Audi take major step towards Formula 1 entry

Audi will have a 75-percent majority share in Sauber come 2026, when the Germans join the F1 grid as the Hinwil-based outfit's strategic partner.

The countdown to Audi joining the Formula 1 grid has well and truly gotten underway, with Sauber having officially announced that the German manufacturer have acquired their first stake in the Swiss company, ahead of their 2026 merge.

Whilst the official size of the minority stake is currently unspecified, it has been rumoured that Audi will acquire a 25-percent stake in the team each year, for the next three years, with the Volkswagen-owned company to have a 75-percent stake in the team come their inaugural race at the pinnacle of motorsport.

Once the merge is completed come 2026, Audi will supply the power units whilst the chassis will continue to be designed and developed at Sauber’s base in Hinwil, Switzerland.

Sauber are “pleased” to be able to make their announcement and have hailed the moment as an “important milestone” in Audi’s journey to Formula 1.

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Sauber’s official statement read: “The Sauber Group is pleased to announce that, as per the plans outlined in October last year, Audi acquired a minority stake in the Sauber Group in January 2023. This is an important milestone on the way to Audi’s entry in Formula One, scheduled for 2026, for which the Sauber Group will be the German brand’s strategic partner.”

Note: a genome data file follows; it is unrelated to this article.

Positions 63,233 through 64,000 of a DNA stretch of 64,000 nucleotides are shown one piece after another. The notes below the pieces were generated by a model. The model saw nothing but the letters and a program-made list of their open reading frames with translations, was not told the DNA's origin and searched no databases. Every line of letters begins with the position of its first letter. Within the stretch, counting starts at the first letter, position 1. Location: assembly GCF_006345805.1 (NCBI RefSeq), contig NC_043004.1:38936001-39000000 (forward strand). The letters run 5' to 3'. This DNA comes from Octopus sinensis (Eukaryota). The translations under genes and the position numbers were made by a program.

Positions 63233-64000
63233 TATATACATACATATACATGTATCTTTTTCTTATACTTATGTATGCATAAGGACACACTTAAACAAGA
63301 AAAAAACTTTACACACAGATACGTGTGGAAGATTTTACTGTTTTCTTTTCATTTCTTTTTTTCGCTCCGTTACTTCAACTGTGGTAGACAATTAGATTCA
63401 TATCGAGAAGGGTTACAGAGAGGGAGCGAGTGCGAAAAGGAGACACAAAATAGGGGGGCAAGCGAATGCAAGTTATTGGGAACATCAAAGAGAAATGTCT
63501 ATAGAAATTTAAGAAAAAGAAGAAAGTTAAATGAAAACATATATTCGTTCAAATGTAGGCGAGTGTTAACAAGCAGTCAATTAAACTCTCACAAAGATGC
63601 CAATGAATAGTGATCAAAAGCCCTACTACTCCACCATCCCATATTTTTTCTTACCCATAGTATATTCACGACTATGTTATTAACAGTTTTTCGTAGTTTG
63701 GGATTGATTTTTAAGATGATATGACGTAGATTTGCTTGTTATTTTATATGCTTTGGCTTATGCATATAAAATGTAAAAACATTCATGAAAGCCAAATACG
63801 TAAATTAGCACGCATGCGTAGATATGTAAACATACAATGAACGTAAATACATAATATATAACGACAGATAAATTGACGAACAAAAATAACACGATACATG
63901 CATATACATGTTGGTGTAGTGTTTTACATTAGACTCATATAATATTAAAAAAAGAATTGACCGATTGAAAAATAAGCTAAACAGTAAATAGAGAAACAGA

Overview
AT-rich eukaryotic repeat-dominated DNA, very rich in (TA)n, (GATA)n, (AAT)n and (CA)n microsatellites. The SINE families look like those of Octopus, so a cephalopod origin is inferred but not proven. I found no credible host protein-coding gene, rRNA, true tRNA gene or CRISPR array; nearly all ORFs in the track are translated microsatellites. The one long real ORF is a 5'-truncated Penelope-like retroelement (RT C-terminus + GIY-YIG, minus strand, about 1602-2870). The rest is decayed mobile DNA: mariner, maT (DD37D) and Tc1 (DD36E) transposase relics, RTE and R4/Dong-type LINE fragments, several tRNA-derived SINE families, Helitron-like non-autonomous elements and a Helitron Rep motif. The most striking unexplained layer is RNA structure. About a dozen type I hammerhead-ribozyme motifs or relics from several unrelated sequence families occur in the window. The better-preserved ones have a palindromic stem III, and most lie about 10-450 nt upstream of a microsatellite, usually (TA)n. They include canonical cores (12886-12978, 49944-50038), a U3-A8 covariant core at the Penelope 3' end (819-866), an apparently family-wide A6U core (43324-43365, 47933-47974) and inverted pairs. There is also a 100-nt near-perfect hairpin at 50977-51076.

Whilst Hinwil will be an incredibly important base for Audi’s F1 entry, the Germans are currently building a completely separate factory in Neuberg, Germany, where the manufacturer will develop its power units.

Until 2026, Sauber will continue to use Ferrari power units and will actually race under their own name in 2024 and 2025, with their partnership with Alfa Romeo set to conclude at the end of the upcoming season.

With Audi’s entry still being three years away, nothing has been said yet as to who might drive for the Germans entry; however, it is believed that a German driver is high on Audi’s wish list, with Mick Schumacher perhaps being the most likely option.

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In charge of overseeing the Hinwil-based team’s transition into an Audi works side is, of course, former McLaren team principal Andreas Seidl, who was hired by Sauber to replace Frederic Vasseur as the Sauber Group’s CEO.

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Seidl has previously worked with the Volkswagen Group before when playing a pivotal role in Porsche’s pursuit to win the Le Mans 24 Hours and the World Endurance Championship, making him the perfect person to oversee the transition.

“Andreas Seidl has extensive experience in leadership roles across motorsport programs on both the manufacturer and Formula 1 team side,” said Audi’s chief technical officer, Oliver Hoffmann.

“His track record in motorsport is impressive.”